Identification of environmental determinants for spatio-temporal patterns of norovirus outbreaks in Korea using a geographic information system and binary response models.
| ID: mdl-27343948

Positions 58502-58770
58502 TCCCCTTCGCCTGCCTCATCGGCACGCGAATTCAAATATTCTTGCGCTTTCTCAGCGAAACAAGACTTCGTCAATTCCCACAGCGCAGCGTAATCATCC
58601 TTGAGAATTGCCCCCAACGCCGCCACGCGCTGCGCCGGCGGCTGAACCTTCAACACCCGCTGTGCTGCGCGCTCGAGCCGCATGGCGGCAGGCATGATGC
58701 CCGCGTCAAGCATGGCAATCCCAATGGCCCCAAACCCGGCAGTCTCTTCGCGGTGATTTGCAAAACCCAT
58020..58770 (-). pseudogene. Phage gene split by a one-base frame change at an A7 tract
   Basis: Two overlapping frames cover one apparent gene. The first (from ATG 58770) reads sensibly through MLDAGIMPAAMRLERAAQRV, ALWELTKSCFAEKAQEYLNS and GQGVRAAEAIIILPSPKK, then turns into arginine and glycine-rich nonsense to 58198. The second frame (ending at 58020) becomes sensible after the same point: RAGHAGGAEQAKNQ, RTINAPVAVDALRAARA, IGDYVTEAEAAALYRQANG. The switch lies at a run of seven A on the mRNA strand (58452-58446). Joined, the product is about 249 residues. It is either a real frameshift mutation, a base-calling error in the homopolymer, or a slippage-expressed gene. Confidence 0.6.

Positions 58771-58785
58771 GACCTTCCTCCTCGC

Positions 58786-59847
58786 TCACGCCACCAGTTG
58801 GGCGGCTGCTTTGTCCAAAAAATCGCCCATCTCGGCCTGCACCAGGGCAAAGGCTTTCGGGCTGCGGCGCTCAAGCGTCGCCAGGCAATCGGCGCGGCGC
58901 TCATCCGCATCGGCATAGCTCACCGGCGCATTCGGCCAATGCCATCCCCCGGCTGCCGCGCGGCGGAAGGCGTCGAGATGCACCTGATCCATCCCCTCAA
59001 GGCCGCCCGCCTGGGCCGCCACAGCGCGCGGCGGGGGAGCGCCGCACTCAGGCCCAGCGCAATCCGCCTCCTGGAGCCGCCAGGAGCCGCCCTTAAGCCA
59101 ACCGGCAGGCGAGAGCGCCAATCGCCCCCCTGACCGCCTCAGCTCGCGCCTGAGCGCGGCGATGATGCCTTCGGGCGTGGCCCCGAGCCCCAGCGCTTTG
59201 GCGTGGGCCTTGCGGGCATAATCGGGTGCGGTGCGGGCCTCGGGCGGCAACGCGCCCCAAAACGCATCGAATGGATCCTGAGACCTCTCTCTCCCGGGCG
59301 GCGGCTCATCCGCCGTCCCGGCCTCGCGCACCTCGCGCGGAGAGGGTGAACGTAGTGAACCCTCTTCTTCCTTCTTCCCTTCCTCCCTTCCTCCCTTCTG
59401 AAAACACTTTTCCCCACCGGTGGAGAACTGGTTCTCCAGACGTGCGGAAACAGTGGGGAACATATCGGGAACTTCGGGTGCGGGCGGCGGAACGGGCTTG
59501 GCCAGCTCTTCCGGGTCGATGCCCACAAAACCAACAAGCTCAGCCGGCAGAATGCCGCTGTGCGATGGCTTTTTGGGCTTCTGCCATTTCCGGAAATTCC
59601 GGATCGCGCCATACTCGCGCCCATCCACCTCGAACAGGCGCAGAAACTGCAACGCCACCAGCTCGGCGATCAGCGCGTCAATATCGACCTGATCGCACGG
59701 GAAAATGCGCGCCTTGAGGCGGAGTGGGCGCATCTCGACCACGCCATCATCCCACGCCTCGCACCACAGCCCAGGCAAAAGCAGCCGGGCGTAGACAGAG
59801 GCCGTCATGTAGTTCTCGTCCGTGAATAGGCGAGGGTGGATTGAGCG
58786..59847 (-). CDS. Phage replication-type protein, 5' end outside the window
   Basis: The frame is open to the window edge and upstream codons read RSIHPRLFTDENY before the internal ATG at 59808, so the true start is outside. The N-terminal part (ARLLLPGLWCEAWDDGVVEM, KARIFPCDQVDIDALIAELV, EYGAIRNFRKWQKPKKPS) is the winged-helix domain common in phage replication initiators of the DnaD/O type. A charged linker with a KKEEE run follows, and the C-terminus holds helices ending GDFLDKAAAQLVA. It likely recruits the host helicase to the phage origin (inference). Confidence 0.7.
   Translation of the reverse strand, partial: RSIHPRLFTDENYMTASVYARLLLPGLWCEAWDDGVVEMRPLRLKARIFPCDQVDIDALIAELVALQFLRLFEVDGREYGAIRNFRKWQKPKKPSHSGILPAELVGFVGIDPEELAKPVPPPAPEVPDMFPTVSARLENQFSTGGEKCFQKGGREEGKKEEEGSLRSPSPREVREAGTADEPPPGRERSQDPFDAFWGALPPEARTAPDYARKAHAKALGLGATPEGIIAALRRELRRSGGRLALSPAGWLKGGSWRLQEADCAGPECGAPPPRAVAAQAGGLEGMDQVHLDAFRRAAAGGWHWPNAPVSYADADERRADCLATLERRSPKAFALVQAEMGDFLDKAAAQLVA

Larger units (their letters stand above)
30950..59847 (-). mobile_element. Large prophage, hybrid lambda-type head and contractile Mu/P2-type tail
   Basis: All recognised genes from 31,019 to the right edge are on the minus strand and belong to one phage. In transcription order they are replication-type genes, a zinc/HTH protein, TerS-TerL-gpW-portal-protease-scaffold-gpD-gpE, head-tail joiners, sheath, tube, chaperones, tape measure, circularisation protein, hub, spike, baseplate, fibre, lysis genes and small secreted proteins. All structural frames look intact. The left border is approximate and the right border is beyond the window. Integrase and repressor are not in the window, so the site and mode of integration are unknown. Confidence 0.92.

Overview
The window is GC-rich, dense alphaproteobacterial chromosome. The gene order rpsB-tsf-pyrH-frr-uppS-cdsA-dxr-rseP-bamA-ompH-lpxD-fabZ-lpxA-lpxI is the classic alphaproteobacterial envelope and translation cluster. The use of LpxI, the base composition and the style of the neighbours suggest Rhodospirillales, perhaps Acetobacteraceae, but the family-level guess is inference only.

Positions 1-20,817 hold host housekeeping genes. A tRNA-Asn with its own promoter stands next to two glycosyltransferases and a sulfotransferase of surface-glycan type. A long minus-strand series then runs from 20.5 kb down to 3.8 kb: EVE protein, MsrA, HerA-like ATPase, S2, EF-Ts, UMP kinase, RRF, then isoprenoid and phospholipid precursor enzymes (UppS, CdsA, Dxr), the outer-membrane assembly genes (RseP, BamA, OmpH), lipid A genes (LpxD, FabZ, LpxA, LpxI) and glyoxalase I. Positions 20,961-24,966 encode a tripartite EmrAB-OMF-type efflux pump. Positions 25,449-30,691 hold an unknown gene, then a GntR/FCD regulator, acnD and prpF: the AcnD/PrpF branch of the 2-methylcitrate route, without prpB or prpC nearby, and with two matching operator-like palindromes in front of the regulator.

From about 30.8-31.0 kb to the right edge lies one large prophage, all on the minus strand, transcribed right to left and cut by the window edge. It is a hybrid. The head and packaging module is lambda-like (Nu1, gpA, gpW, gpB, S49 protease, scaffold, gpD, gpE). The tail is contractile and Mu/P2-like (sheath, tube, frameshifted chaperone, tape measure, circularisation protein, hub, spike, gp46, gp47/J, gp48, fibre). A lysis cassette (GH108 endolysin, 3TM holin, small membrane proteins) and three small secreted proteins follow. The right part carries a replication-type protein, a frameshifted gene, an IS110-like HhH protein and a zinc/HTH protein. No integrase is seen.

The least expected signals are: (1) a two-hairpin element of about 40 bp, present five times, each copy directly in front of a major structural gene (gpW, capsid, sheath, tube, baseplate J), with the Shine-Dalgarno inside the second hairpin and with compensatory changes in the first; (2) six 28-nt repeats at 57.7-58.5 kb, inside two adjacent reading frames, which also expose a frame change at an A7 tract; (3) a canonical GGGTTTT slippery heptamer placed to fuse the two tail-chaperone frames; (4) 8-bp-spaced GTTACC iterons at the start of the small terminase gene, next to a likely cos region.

Although norovirus outbreaks are well-recognized to have strong winter seasonality relevant to low temperature and humidity, the role of artificial human-made features within geographical areas in norovirus outbreaks has rarely been studied. The aim of this study is to assess the natural and human-made environmental factors favoring the occurrence of norovirus outbreaks using nationwide surveillance data. We used a geographic information system and binary response models to examine whether the norovirus outbreaks are spatially patterned and whether these patterns are associated with specific environmental variables including service levels of water supply and sanitation systems and land-use types. The results showed that small-scale low-tech local sewage treatment plants and winter sports areas were statistically significant factors favoring norovirus outbreaks. Compactness of the land development also affected the occurrence of norovirus outbreaks; transportation, water, and forest land-uses were less favored for effective transmission of norovirus, while commercial areas were associated with an increased rate of norovirus outbreaks. We observed associations of norovirus outbreaks with various outcomes of human activities, including discharge of poorly treated sewage, overcrowding of people during winter season, and compactness of land development, which might help prioritize target regions and strategies for the management of norovirus outbreaks.